Welcome to Math 409,
Spring 2009
(last updated June 4, 2009)
 No class on Friday, June 5!

For information about the final exam on Wednesday June 10,
see Handout 2
 HW 7 & 8 comments are posted below.
What is 409?
Math 409 studies discrete optimization,
which concerns minimizing/maximizing a function
of variables taking on discrete/integer values.
Examples include the Traveling Salesman problem, minimum spanning
tree problem, maximum matching problem, shortest path problem,
minimum cost network flow problem, and integer program.
These problems were first
studied in the 18th century by Euler and have important applications in
engineering, science, statistics, economics and management.
We will study the theory of and algorithms for solving these problems.
Since this is a fourth year math course, you will be expected
to do some proofs, as well as numerical examples.
Course Info:
 Instructor:
Paul Tseng (Padelford C344; tseng@math.washington.edu)
Office Hours: Tuesdays 2:003:30 pm or whenever I am free
 Lecture: MWF 11:3012:20 PM, Room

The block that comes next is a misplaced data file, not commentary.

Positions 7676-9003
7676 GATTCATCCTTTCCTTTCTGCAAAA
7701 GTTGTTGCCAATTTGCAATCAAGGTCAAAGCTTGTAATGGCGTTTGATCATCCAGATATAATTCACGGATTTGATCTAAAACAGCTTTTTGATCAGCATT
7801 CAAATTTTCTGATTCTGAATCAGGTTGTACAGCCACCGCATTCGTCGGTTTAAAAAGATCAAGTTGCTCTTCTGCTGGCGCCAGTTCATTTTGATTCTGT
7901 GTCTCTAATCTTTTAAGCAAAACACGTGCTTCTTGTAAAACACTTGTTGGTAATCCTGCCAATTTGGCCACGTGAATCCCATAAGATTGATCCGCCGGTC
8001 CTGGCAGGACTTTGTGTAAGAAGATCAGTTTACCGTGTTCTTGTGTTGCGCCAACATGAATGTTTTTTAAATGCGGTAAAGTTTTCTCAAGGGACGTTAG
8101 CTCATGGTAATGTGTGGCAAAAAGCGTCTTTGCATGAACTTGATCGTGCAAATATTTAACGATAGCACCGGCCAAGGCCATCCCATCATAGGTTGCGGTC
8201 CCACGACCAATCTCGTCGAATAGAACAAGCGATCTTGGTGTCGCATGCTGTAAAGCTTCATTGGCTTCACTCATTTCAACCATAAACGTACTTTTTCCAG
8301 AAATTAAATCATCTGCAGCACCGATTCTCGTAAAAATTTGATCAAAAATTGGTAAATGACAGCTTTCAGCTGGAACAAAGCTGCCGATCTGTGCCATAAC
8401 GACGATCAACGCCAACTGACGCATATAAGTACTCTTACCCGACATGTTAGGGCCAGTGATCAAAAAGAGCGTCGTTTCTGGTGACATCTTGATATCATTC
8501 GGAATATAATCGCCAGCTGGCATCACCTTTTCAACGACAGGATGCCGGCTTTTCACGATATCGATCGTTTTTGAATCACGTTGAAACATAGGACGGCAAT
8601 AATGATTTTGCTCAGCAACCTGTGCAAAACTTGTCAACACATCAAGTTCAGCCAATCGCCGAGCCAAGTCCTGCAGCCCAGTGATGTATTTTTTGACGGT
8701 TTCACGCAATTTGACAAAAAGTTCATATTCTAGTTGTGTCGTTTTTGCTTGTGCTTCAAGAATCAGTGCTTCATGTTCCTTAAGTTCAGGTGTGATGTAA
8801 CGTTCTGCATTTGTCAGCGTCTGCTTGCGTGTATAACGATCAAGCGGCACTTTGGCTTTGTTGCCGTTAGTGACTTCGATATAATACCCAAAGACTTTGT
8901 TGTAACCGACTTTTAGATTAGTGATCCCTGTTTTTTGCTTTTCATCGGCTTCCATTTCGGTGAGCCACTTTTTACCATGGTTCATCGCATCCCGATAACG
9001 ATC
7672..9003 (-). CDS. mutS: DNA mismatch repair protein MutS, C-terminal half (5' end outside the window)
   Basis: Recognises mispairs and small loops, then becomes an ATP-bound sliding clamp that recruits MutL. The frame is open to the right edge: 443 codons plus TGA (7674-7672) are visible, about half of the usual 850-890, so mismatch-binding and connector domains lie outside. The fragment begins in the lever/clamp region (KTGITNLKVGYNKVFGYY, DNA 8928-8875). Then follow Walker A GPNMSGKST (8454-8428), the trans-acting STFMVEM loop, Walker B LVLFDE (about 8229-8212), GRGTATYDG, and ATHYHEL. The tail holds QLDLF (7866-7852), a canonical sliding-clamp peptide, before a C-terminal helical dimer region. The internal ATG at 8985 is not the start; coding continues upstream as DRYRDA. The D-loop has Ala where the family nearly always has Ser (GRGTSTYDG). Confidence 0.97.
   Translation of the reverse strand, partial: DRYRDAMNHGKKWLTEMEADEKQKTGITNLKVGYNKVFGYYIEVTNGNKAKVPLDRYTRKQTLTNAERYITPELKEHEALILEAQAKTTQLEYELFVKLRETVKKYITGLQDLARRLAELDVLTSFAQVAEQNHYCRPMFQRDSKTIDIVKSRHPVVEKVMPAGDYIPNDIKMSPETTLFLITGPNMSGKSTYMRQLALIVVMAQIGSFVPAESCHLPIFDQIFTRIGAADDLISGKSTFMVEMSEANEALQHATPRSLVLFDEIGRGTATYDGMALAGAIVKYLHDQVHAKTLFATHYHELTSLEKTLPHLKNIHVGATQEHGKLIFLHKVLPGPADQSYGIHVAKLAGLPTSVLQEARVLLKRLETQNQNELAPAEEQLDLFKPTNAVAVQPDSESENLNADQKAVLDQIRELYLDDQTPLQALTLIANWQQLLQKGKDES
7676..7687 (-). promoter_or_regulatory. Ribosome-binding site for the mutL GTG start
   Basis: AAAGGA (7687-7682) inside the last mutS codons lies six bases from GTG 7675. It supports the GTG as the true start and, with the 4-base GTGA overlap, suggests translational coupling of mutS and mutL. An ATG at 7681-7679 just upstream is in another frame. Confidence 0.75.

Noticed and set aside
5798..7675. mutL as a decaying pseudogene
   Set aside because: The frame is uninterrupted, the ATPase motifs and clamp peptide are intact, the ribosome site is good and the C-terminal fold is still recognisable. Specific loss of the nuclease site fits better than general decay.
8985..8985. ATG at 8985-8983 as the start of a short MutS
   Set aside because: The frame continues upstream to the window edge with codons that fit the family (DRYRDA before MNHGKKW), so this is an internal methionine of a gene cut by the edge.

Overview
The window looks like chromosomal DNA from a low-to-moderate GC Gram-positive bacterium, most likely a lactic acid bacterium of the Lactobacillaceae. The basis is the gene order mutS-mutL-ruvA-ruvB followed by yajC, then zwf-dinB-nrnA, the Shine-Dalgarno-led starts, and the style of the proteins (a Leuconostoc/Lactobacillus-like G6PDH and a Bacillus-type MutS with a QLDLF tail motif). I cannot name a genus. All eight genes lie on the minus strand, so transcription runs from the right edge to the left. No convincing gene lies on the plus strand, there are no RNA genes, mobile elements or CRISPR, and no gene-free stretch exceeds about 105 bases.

LOW 113
 Teaching Assistant:
Julie/Julia Eaton
(Padelford C404; jreaton@math.washington.edu)
Office Hours: Tuesday 10:3012:30 (or by arrangement)
 Textbook:
Course Notes (version March 2009).
References:
Applied Combinatorics, either 1st edition by Fred Roberts, 1984
or 2nd edition by Fred Roberts and Barry Tesman, 2003. [The book is also
on reserve at Math Research Library in Padelford.]
Prerequisites:
Math 407 and preferrably also Math 310.
Experience with mathematical proofs is needed.
This is a rigorous course in which less prepared students struggle.
Topics to be covered:
Graphs and digraphs, Eulerian paths, spanning trees,
minimum spanning trees,
shortest path, maximum flow, bipartite (optimal) matching,
integer program, NPcompleteness, traveling salesman problem.
Important Dates
 April 24, May 8, May 29
Quizzes 13 (1520 min).
 Fri, May 15 Midterm (50 min).
 Wed, June 10 (2:304:20) Final Exam (110 min).
Notes and Comments:
If you have any questions about the course, please feel free to email me at
tseng@math.washington.edu. This course gives a mathematically
rigorous treatment of discrete optimization and, as such,
proofs will be expected.
Handouts (Pdf files)
Homeworks (Pdf files)
 TA's Hmwk Guidelines
 Homework 1 (due April 8, 11:30 AM) ,
comments
 Homework 2 (due April 15, 11:30 AM) ,
comments
 Homework 3 (due April 22, 11:30 AM) ,
comments
 Homework 4 (due April 29, 11:30 AM)
,
comments
 Homework 5 (due May 6, 11:30 AM)
,
comments
 Homework 6 (due May 20, 11:30 AM) ,
comments
 Homework 7 (due May 27, 11:30 AM) ,
comments
 Homework 8 (due June 3, 11:30 AM) ,
comments
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